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Posted on Sun, May 8, 2011 : 6 a.m.

Wasted networking: How unused business cards are like spoiled leftovers

By Greg Peters

moldy-food.jpg

Don't make this a part of your networking practice

Photo by Flickr user Ivy Dawned

OK, we've all experienced this, so don't even bother trying to deny it. You know how sometimes you make dinner and the recipe makes way more than you can eat in one sitting, so you put it in a container and stick it in the refrigerator. You can heat it up for lunch tomorrow. Tomorrow comes and goes and you think, "not today." After all you had just eaten it the night before. Maybe the next day.

This continues, day after day. Each day you check it. You aren't really interested in eating it anymore, but it hasn't gone bad, so you hesitate to throw it out — after all, you might get snowed in or something and then where would you be?

In the end, it eventually goes bad and you finally throw it away. For all the checking and guilt and stress it caused you, you would have been better off not saving it in the first place.

This happens at networking events all the time.

OK, I can hear you scratching your heads out there. Bear with me.

You go to a networking event. You collect some cards. They aren't great connections, but they aren't terrible either. You put the cards on your desk so you can contact them the next day. Tomorrow comes and goes and you find you are really a little too busy to call these folks. Maybe the next day.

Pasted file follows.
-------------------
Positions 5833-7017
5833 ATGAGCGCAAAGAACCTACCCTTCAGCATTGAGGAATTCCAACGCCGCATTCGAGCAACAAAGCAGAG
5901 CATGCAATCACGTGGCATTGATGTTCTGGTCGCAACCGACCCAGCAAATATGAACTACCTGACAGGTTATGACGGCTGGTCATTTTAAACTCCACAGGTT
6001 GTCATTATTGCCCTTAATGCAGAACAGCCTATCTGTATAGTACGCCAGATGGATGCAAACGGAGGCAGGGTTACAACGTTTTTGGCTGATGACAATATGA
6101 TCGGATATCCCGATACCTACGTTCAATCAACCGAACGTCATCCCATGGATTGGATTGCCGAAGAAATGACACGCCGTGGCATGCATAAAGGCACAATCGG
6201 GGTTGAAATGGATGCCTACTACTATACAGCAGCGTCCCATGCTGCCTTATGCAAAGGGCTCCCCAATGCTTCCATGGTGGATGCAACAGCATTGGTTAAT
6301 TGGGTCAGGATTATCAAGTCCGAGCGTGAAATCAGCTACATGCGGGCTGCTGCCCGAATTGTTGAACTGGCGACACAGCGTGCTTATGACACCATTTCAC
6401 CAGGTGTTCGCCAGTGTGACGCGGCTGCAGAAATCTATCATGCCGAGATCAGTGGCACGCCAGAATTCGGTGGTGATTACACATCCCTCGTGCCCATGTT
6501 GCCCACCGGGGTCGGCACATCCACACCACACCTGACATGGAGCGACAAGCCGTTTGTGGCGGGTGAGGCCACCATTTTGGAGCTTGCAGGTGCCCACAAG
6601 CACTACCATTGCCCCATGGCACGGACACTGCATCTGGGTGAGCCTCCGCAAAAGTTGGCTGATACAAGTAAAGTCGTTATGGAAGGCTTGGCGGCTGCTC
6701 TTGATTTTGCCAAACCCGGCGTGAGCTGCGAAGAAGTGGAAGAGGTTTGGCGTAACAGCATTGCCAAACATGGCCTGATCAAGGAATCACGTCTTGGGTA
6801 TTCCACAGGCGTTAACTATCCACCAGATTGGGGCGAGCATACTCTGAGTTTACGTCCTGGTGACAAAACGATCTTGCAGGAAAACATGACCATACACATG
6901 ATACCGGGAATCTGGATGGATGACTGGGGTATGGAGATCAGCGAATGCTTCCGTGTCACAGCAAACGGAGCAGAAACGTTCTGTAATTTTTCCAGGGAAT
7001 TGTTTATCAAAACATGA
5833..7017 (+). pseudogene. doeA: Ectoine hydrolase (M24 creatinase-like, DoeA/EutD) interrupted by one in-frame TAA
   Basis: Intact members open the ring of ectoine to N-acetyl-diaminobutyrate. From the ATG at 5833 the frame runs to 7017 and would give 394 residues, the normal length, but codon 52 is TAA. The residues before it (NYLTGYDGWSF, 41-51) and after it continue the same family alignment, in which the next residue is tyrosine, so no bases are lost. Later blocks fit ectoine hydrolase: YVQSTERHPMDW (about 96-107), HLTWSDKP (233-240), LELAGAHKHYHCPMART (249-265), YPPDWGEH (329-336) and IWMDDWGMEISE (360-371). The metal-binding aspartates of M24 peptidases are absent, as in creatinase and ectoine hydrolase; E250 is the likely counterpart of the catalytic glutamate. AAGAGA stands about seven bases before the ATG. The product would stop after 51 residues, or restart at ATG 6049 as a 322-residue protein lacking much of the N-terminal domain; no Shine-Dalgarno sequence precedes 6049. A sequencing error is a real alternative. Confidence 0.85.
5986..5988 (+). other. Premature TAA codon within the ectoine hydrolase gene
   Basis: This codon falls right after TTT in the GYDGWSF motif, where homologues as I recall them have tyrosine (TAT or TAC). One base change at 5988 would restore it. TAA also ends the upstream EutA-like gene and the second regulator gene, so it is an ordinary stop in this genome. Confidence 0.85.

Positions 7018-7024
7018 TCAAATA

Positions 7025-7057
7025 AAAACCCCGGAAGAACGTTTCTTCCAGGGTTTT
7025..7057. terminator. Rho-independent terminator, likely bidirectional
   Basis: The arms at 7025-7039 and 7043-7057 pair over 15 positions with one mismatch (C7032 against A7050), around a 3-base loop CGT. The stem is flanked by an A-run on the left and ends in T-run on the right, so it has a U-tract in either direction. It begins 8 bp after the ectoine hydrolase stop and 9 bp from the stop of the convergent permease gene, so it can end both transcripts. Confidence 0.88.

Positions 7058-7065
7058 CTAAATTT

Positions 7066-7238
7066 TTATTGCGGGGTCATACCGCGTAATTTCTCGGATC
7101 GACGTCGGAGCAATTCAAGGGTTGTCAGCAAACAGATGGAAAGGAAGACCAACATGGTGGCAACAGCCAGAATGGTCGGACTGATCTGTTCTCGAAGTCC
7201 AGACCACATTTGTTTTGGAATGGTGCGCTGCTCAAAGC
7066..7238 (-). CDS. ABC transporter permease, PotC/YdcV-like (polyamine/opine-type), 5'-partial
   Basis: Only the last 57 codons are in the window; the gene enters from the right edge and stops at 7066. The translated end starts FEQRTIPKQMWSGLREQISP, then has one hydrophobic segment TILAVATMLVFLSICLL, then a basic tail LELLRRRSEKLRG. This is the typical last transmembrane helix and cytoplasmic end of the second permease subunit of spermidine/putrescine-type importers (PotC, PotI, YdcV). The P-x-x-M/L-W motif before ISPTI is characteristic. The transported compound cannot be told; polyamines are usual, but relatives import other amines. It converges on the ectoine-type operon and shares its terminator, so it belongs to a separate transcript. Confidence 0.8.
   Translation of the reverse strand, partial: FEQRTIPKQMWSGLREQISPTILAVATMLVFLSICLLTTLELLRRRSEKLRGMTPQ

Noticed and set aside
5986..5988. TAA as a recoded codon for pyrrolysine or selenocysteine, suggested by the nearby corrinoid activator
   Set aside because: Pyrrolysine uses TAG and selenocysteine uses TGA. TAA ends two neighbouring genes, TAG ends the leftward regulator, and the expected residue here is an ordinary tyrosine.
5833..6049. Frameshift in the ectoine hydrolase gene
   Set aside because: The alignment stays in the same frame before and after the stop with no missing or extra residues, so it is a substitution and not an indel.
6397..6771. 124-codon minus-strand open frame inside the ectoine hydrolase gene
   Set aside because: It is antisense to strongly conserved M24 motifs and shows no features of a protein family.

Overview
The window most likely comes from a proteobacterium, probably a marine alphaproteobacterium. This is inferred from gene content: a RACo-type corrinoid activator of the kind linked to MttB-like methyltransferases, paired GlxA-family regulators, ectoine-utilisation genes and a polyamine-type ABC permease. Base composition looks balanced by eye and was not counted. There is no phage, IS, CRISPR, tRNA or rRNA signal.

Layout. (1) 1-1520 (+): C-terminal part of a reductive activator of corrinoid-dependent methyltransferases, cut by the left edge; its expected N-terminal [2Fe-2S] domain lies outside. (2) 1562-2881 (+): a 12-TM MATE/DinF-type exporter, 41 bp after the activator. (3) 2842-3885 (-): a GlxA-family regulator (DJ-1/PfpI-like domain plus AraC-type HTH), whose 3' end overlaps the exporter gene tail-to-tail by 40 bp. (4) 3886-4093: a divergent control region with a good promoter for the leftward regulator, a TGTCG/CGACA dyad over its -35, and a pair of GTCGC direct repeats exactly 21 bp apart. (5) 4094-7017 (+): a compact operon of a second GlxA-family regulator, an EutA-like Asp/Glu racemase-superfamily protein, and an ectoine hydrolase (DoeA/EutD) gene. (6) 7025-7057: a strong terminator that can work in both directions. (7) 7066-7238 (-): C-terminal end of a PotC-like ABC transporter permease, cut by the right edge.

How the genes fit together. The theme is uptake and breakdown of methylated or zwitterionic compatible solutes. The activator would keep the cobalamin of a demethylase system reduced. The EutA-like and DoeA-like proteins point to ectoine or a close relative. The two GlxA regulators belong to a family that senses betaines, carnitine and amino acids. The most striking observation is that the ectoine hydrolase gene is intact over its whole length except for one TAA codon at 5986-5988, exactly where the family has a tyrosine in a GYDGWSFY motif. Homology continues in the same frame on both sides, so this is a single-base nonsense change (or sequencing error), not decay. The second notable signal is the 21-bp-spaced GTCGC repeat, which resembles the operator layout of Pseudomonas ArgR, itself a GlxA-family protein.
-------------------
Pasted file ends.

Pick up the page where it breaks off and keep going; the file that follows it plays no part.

This continues, day after day. Each day you notice those cards sitting there, waiting for your attention. You realize that you really aren't interested in following up with these folks, but you hate to throw out the cards; after all, one of them might be a good potential referral source.

In the end, you end up throwing out the cards because it's been way too long, and they wouldn't have a chance of remembering you. For all the guilt and stress it caused you, you would have been better off not taking the cards in the first place.

What it comes down to in both cases is a certain amount of self-honesty. Whether it is food or that guy you met in the buffet line, you have to be honest enough with yourself to know that if the chemistry isn't there, then you aren't ever going to have enough desire to revisit that experience again.

So, unless you really hit it off, don't bother asking for their card. You'll save yourself a lot of stress and guilt in the long run.

Greg Peters, founder of The Reluctant Networker LLC, writes, speaks and coaches about good networking practice. For more tips that can help your connections count, go to www.thereluctantnetworker.com.